I'm quite new to cycling, did a lot of running running and some MTB but developed hip problems so decided to try road biking. I borrowed a Cannondale CAAD8 105 from my very experienced dad-in-law (though it was XL, two sizes too big for me) to try it out and... I liked it.

I'm not interested in racing or ride road socialising, just the time on my own, the excercise and commuting. I have a 13 mile commute, 60% rural and 40% city/urban which is now taking me 45 minutes, straight through the centre of Oxford. Only 10 mins slower than taking my motorbike, so a pretty efficient use of time.

The CAAD8 served me well but it didn't fit that well. I also wanted to give my dad his winter bike back. Half of my commute is on very bad quality rural roads so I wanted to get something that can take big tyres, also so I can maybe fit something slightly offroad and use the bridleway network to vary my route. I also wanted disc brakes. Stopping quickly with so many moronic drivers around is important, especially in the wet; I'm not shy of bad weather. I found the rim brakes on the CAAD8 very poor compared to my MTB brakes, so there you go. I'm not bothered about brands but wanted quality componentry. I don't care about weight, a number that seems to be hugely over-rated by the cycling community and I wanted an aluminium frame. So the timing of the RC 520 release was perfect for me. I tried one out in-store and couldn't find anything that came close for a similar spec and price. My employer uses a CtW scheme but it's barely worth using so I scrapped that idea.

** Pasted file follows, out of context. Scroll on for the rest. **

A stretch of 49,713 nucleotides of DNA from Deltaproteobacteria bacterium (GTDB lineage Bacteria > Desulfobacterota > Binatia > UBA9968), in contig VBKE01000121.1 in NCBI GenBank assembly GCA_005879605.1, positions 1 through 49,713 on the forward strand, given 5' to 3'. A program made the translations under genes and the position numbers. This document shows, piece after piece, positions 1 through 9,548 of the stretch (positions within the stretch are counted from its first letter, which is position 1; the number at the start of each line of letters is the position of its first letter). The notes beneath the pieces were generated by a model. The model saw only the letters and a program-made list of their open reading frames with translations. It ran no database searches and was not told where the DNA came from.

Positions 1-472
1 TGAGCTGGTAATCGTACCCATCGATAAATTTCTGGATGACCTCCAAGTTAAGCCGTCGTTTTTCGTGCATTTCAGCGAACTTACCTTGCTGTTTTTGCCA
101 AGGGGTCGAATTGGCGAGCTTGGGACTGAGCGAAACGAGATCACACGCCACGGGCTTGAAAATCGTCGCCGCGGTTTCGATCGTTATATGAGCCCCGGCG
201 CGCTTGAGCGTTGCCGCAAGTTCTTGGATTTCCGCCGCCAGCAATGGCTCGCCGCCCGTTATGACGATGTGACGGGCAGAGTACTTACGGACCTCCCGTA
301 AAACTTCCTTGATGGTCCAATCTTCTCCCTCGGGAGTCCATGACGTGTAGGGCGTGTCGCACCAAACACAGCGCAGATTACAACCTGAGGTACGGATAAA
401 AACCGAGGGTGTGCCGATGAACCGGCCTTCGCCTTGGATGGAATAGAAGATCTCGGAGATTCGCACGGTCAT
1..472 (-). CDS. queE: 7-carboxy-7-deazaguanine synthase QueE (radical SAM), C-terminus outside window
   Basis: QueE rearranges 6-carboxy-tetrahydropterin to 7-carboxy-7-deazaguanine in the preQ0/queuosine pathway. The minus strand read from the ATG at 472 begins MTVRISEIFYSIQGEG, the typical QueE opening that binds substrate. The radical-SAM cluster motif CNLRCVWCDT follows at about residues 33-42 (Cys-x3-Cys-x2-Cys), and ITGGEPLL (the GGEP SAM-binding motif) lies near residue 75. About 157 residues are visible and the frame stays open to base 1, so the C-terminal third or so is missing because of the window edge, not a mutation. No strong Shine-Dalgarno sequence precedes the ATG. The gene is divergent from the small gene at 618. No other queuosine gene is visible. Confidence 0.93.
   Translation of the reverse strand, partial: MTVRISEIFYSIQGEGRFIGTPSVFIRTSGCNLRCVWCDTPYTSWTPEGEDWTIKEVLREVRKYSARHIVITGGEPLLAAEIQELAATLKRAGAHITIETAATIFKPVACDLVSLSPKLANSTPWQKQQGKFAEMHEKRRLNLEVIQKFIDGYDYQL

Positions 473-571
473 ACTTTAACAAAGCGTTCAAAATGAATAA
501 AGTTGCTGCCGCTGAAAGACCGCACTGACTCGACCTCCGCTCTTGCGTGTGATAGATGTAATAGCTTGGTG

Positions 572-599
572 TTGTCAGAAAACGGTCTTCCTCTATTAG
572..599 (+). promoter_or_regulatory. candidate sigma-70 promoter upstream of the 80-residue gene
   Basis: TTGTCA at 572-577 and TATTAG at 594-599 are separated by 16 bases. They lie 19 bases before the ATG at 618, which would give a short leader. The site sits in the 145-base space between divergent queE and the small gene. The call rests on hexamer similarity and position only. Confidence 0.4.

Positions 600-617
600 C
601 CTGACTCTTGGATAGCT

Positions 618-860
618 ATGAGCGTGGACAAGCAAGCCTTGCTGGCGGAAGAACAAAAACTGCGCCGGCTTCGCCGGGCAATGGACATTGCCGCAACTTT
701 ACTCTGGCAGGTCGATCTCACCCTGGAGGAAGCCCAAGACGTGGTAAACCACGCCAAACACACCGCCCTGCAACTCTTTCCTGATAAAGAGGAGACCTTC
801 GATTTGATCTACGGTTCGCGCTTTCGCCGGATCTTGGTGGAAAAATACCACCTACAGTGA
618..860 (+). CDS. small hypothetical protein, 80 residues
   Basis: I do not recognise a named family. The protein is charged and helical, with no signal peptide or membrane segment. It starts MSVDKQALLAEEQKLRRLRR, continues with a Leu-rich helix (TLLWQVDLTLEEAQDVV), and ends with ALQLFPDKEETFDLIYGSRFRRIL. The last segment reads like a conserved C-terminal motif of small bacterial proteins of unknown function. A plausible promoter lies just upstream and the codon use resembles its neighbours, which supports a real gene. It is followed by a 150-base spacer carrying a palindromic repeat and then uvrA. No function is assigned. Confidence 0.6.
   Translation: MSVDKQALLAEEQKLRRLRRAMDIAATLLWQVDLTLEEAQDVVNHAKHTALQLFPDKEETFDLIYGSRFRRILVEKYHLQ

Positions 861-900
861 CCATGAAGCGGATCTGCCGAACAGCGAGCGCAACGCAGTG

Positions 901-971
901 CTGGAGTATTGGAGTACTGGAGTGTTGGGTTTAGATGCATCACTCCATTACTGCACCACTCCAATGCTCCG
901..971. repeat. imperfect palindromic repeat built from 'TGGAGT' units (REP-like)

I've now done about five commutes (26 miles round trip) and two longer rides (30-40 hilly miles each). My very inexperienced review:

What I like:
- It's comfortable, no weird aches and pains so far.
- The shifting is excellent, a bit different to the older 105 I was used to.
- The brakes are excellent after bedding in, it took me two commutes.
- The gear ratios seem to suit my riding better than the CAAD8.

What I don't like as much:
- The bar tape is double wrapped and I can barely get my hands around it.
- Front deraillier setup slightly off but easily fixed.
- Very slight 'tinging' noise from the front disc when accelerating quickly. It's fine, probably fixable.
- I can't downshift on the rear when on the drops. Not sure why, I could just about stretch it on the CAAD8.
- It's just geometry, but I can just about catch my front wheel with the tip of my toe.

I'm really enjoying the bike and it fits my needs perfectly. Just a couple of very minor niggles I suppose. Overall I think it's incredible value for money. To top it off, I ride past a Decathlon on my way to/from work so any problems, I'm sure it'll be taken care of.